Audra: I’m curious about ransomware or I've also seen it called ransomcloud where a local device might be compromised and then it spreads to the cloud when the data syncs with a cloud storage device. Have you seen that happen in the wild or is it more rare?


Sean Heide: I think it's more rare and I think it's because of the general use case around cloud and the ability to spin up and do backups at a faster rate than you would traditionally be able to do with on-prem. And you know, I think the malware that's being created has really been specifically designed to operate in the cloud. And so it's becoming a lot more sophisticated than it used to be. But I don't necessarily think it's becoming anything more than we haven't seen elsewhere. I haven't seen ransomware attacks in the cloud in the respect that you're actually suggesting. just because of the amount of redundancy that's been built by enterprises. And I think we've done a good job at actually addressing a lot of that. And actually a lot of the identity controls that we find is the top risk, I think a lot of companies are doing it correctly now to where that's not necessarily a problem on something like Ransom Cloud. Luckily, luckily that doesn't mean it won't happen more, but I don't think we've seen anything suggesting it.


Audra: Mm-hmm. And when I was doing a little bit more digging online before this interview, I noticed that there were also a few cybercrime groups that were observed targeting the cloud in order to engage in cryptomining. And there were two groups in particular. One is called ROCKE, I think, or ROCKY. It's R-O-C-K-E. The other one is TeamTNT is what they call themselves that are known to target cloud for cryptomining. Is that something that you're seeing as well or is that limited to just a few groups that are doing that?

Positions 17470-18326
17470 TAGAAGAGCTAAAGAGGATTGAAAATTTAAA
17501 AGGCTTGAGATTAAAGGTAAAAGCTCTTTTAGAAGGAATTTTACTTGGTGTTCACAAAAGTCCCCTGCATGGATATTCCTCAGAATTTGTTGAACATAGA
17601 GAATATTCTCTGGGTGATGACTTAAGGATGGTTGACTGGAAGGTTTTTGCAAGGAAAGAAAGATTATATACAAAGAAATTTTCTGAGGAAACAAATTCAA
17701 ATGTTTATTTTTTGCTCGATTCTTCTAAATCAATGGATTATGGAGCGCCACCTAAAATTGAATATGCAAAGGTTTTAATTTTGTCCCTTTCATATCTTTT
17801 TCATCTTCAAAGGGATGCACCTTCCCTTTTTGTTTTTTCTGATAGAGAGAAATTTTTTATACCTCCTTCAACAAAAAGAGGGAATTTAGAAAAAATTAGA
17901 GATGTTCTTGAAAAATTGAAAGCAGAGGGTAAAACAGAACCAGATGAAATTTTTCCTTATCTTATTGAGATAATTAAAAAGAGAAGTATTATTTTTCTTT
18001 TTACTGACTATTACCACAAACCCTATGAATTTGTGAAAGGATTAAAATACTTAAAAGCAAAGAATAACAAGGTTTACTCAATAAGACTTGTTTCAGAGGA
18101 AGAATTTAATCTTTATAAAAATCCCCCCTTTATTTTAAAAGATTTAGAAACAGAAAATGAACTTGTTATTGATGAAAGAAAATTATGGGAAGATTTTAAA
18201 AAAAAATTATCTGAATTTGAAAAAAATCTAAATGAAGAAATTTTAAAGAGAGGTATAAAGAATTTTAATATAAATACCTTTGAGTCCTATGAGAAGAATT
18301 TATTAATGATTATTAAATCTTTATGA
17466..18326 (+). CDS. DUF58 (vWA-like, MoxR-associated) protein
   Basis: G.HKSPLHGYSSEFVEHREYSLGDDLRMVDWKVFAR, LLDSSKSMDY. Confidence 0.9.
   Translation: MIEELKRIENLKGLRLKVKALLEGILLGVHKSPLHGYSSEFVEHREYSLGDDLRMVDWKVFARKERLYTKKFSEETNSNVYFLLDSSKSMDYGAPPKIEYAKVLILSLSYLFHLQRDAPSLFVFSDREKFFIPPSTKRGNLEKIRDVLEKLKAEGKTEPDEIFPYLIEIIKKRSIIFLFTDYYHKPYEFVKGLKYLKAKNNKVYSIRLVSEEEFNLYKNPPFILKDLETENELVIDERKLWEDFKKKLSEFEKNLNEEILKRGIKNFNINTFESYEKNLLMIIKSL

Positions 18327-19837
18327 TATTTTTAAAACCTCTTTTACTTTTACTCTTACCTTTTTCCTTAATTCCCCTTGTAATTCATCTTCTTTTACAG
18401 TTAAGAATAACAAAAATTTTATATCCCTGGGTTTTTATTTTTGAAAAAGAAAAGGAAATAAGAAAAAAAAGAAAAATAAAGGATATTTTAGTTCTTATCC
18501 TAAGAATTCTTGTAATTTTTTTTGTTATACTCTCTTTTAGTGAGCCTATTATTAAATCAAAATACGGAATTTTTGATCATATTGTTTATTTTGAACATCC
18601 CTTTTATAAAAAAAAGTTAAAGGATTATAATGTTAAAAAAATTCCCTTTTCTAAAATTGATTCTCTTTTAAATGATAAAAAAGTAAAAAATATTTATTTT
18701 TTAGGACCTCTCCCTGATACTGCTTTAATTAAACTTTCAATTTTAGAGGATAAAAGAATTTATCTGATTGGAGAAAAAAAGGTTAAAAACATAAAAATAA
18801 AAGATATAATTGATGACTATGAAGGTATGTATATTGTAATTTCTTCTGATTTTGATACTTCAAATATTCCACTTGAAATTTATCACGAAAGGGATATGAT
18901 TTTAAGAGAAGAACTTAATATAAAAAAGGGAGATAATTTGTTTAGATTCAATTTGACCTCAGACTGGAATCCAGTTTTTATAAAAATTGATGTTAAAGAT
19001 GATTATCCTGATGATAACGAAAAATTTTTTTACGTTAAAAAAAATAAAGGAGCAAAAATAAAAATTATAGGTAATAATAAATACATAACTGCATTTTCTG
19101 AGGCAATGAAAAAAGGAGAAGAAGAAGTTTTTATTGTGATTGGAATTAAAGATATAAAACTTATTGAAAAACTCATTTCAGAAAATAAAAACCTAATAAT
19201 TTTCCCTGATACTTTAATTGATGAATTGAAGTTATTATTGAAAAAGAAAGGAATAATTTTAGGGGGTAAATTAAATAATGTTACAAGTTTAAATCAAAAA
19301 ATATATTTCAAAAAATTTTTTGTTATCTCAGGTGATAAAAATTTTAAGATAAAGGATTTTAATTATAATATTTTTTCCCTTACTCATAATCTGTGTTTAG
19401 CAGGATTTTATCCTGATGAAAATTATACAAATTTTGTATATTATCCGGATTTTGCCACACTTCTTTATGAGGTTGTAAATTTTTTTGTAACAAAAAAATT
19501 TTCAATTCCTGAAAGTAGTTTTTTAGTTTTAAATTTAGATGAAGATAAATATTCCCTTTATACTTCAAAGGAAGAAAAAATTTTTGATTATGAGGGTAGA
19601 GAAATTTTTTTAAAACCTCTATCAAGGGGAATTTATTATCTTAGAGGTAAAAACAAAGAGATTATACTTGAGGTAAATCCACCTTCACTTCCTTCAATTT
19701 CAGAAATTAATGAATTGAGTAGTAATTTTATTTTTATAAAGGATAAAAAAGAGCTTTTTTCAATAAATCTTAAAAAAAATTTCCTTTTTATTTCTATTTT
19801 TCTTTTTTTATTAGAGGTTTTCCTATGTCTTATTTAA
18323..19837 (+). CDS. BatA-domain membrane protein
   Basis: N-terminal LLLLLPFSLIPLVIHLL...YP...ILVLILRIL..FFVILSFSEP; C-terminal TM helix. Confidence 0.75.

Sean Heide: Yeah, I mean, that's a few groups. And I am definitely familiar with that one. And so it has slowed down quite a bit for crypto mining just because of the resource allocation and actually the sheer amount of EDR systems that are now catching things like that. They're very good at having the signatures. They're very well aware of how a crypto mining machine would work or how it would be infected and how it would interact. And so I have seen this from only these specific groups because the attacks are, you know, they're well orchestrated. There has to be some thought behind doing something like that, like crypto mining for malware and things like that. And so we haven't actually seen that too much. It's actually slowed down quite a bit.


Audra: Last question: what's the top security advice that you have for organizations that are in the process of migrating to the cloud.


Sean Heide: Yes, make sure you start small and don't scope out too far. The first thing you want to do is ensure you have in place a way to centralize your applications and access. But with that, the most important thing is to identify your roles and whose job. is going to live in managing the cloud. You need to have these things separated. And so first, I mean, we talked about identity being the top threat of our last report. But honestly, it's one of the top things to look at when you're going to cloud. How are you going to access things? Who is going to provide that access? And who's going to turn it off? And I think that's one of the baselines when you're moving into the cloud, is just kind of organizing the thoughts around access.